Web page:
Are You Ready for Blu-ray's Replacement?

Image source: Sony.

It's time for another optical disc format, at least if you ask Sony and Panasonic.

Plain old CDs can fit about 800 megabytes of data, which is enough for 45 minutes or so of high-quality audio. Sure beats 1.4 MB floppies for transporting bulky data, anyhow.

Then the DVD came along with 4.2 or 8.5 MB, for single- and double-layered discs. On this, you can squeeze in a full movie in very clean standard definition, plus a few extras. I'm a big fan of blooper reels, for example.

Oh, but then we got the mighty Blu-ray. Using a near-ultraviolet laser to read increasingly tiny data grooves, the Blu-ray packs 25 gigabytes into a single layer. Typical retail movies now ship on dual-layer Blu-rays, with glorious high-definition (and sometimes 3D-encoded, which doubles the data load) visuals and all-new bonus features. If you're using Blu-ray for archival data storage, you can get quad-layer discs to hold 128 GB per disc.

But like I said, Panasonic and Sony don't think that's enough. The two Japanese tech powerhouses just announced a new optical standard, tentatively known as Archival Disc. This one goes up to a full terabyte -- comparable to common desktop hard drive sizes today.

The first discs and accompanying systems will become availavle in 2015, sporting 300 GB capacity. They will use the same 405-nanometer "blue" laser that reads and writes current Blu-ray discs, but with new tech wrinkles thrown in to allow tighter tracks and better error correction.

Bit rot is no fun if you wanted to keep your data forever. Image source: Wikimedia Commons.

So you'd end up with a physically robust package based on the current Blu-ray standard, with all the important bits enclosed in airtight plastics and anti-scratch coatings. In it, you'll find a hyper-efficient data storage space that's impervious to heat, light, and water damage. And the first few generations of this massive storage format will most certainly be expensive, before economies of scale and mass market manufacturing bring the price down.

So it's targeted at professional users at first, like cloud computing data centers and digital movie studios in need of a permanent backup solution. Bit rot should not be a problem, assuming that Sony and Panasonic put their backs into making high-quality media, so this is the kind of solution that the Library of Congress might adopt for truly long-term media storage.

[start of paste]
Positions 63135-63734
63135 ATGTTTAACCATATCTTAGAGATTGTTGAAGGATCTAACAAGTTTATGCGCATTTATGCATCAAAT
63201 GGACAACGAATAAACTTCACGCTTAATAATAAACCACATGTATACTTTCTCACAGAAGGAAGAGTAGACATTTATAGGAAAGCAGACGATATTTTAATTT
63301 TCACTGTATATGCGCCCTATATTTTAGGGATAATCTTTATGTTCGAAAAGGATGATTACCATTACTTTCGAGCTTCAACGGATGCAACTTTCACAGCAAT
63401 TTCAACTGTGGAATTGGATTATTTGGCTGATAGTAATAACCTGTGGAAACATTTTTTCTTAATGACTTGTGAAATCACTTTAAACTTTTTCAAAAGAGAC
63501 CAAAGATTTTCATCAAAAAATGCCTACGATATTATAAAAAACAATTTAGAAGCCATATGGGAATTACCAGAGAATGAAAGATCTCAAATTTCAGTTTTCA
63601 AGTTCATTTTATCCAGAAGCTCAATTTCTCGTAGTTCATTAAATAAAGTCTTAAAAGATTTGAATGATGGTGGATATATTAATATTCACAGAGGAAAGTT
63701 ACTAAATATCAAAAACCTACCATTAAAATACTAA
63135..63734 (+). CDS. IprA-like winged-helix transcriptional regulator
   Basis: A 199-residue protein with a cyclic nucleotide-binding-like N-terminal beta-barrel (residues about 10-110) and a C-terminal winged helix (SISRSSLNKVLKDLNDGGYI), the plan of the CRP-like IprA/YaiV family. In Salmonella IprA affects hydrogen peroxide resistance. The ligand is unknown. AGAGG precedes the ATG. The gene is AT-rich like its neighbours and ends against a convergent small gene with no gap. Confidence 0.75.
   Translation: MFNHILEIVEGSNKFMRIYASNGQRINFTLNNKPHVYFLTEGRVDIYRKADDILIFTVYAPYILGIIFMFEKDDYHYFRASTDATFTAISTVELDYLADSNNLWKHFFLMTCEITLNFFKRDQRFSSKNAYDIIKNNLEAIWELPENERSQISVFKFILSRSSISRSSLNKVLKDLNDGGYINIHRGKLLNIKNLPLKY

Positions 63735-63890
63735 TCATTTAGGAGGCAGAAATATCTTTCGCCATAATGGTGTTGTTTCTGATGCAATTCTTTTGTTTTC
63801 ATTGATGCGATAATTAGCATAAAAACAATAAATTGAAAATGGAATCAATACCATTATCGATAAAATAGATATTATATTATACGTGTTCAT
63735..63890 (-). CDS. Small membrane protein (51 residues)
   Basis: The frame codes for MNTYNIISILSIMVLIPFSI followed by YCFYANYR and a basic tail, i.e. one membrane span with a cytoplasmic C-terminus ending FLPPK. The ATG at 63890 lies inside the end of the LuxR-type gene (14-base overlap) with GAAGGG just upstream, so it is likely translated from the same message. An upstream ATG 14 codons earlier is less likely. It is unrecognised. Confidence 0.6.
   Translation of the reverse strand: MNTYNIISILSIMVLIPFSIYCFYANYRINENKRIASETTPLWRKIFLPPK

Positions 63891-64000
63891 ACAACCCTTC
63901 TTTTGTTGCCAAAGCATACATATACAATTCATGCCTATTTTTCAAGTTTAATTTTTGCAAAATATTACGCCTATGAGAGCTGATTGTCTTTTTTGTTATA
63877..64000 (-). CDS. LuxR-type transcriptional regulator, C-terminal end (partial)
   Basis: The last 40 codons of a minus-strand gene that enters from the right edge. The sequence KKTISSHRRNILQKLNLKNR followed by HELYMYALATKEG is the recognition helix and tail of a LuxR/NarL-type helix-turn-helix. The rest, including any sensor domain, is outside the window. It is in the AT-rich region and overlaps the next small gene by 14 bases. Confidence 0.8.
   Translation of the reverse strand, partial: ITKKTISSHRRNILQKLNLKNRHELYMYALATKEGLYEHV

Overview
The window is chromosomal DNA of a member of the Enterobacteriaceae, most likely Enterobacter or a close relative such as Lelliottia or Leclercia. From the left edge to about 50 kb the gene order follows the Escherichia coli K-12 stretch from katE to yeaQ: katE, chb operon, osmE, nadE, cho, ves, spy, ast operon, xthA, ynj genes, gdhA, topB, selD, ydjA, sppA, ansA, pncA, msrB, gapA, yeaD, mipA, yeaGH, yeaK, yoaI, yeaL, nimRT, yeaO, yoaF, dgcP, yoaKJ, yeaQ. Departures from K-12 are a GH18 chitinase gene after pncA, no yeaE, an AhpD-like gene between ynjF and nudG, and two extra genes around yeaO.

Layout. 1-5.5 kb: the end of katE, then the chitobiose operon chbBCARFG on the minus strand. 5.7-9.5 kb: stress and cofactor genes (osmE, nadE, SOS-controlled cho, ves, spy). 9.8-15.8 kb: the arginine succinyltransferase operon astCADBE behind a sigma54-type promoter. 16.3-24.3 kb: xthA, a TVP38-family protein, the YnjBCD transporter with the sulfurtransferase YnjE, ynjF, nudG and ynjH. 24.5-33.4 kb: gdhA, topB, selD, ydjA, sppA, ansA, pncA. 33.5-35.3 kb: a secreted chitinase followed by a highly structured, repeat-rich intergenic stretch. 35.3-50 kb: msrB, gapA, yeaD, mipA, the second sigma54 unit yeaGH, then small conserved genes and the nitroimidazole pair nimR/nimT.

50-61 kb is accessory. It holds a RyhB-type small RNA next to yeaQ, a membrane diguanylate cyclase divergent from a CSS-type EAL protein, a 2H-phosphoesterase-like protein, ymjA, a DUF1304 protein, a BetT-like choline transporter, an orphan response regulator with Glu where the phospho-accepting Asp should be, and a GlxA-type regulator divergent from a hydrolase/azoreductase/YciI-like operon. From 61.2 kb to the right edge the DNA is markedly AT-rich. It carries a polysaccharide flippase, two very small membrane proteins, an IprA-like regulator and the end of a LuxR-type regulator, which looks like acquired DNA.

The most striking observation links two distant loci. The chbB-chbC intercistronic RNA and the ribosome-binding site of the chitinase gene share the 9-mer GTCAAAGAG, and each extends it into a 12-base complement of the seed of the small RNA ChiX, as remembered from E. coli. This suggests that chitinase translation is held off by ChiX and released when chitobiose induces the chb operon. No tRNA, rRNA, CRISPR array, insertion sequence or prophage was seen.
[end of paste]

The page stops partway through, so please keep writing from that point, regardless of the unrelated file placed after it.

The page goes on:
In the long term, these discs might become useful for next-generation movie distribution. The nascent 4K format will use up to four times as much space as the reigning 1080p HD standard, and who knows what comes after that? Running out of space on Blu-ray discs is not out of the question.

For now, the only way around the limited capacity of Blu-rays would be to download or stream 4K movies from a digital service. Netflix is shooting House of Cards in 4K format already, even if none of us users can actually enjoy the full quality yet.

So Archival Disc might become a companion to high-def digital services in a few years. But just know that backup administrators and archivists got a new friend for now. Your living room might get a visit from this new face someday, but not quite yet.

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Anders Bylund owns shares of Netflix. The Motley Fool recommends and owns shares of Netflix. Try any of our Foolish newsletter services free for 30 days. We Fools may not all hold the same opinions, but we all believe that considering a diverse range of insights makes us better investors. The Motley Fool has a disclosure policy.

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